>> reporter: the move was brutal and swift on the pre-dawn raid at independent square. some of the crowd were beaten and dragged. tear gas were fired against demonstrators. ambulance crews and paramedics treat the injured, many bleeding badly from the blows of the trenches. the operation was ordered soon after president yanukovych returned from the european summit in lithuania, where he refused to sign a trade pact after coming under intense pressure from moscow. demonstrators have been demanding the resignation from the president. it was a move that opposition leaders expected but none of them thought it would come so soon. the brutal crackdown from right
poe his at independent square has dampened down the protest. in fact, it has increased it's protest. they're now calling for a general strike across the ukraine. >> reporter: the protesters have found sanctuary at st. michael's cathedral. a monastery demolished by soviet authorities and rebuilt when the ukraine gained its independence 22 years ago. >> we were holding back the police for about four minutes before they overpowered us. we were defenseless from their weapons and shields. i was beaten and dragged out of the square. we manned to get to the cathedral. they wanted to intimidate us. it was the most brutal thing i ever experienced. >> it will be a hard day for ukraine.
and ukraine could be plunged in civil war. >> the anger is swelling here. the crackdown by the police has reignited the opposition forces and the scene is being set for a violent stand off by the government and supporters. al jazeera, kiev. >> these are covered by pictures coming from kiev. and as you can see opposition protesters still very much out in force. they have a major rally planned for this supplied. now eight people have been killed after a police helicopter crashed into a pub in the scottish city of glasgow. dozens more have been injured. the pub was packed with people attending a concert when the accident happened. tim friend has the details. >> reporter: the scale of the disaster is gradually emerging. this was a friday night out on the town that turned to horror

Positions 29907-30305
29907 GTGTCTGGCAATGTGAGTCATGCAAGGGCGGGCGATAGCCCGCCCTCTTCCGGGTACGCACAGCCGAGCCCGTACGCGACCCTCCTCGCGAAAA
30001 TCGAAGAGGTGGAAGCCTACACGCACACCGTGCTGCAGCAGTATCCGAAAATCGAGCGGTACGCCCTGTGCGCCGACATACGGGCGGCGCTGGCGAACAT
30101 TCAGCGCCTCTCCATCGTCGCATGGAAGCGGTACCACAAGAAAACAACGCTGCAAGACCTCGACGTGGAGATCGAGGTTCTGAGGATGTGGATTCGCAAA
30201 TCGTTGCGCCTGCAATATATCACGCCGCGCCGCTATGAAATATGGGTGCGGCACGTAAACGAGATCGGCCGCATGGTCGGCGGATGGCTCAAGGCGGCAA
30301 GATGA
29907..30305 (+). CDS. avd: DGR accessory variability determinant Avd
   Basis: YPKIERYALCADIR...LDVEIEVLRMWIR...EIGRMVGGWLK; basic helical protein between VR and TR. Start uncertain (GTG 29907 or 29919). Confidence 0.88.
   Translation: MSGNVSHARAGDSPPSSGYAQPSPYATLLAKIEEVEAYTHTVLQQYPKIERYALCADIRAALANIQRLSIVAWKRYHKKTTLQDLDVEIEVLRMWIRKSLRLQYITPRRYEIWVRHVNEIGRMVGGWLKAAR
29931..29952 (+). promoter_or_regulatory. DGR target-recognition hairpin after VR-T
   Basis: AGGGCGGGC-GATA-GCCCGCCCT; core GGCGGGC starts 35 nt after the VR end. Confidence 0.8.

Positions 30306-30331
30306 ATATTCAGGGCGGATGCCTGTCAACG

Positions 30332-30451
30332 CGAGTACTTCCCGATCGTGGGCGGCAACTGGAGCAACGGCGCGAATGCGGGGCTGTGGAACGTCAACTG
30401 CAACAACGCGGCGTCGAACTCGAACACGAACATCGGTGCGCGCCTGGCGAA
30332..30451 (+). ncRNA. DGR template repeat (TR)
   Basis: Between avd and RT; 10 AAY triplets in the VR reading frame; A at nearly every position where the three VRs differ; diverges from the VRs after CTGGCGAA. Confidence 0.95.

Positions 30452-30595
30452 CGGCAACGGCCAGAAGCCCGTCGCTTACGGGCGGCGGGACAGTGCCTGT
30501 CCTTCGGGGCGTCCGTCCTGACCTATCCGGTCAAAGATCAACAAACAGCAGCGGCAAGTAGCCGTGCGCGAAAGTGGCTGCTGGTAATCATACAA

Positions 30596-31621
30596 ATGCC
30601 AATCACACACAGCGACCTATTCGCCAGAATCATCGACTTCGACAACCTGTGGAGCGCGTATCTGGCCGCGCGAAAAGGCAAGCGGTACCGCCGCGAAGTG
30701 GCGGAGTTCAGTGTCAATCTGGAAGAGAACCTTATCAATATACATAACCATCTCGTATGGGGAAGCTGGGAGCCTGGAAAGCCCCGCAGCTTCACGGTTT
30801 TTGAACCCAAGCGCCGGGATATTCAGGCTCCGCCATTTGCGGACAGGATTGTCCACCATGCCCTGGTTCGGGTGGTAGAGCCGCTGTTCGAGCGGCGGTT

as debris choking dust and rubble crashed down on hundreds of people. three people on board the police helicopter were among the dead. >> this is a complex ongoing operation. it will not be a quick operation. it is a very complicated and, indeed, dangerous scene. i pay tribute to those people from the emergency service who are working in and around the scene. >> reporter: many were trapped. one eye-witness said it was pandemonium. >> the smoke and you could hear people screaming. there was a girl standing next to me. i could hear them screaming, and they were screaming because they were afraid rather than harm coming to them. >> reporter: there is an
investigation to discover why the police helicopter came crashing down from the night sky on to the pub roof. >> i knew right away that something serious had happened in the pub. >> reporter: at one point those who escaped from the pub formed a human chain to help out others. but hours after the crash emergency services were still searching the wreckage for survivors. >> when i left the pub just before the helicopter crashed, people were pouring out of the pub and dust seemed to be coming out from nowhere, from the door, the ground,age amounts of dust. there was no panic. it was very quiet. >> reporter: a large area of the glasgow city center were cordoned off. many were injured and rushed to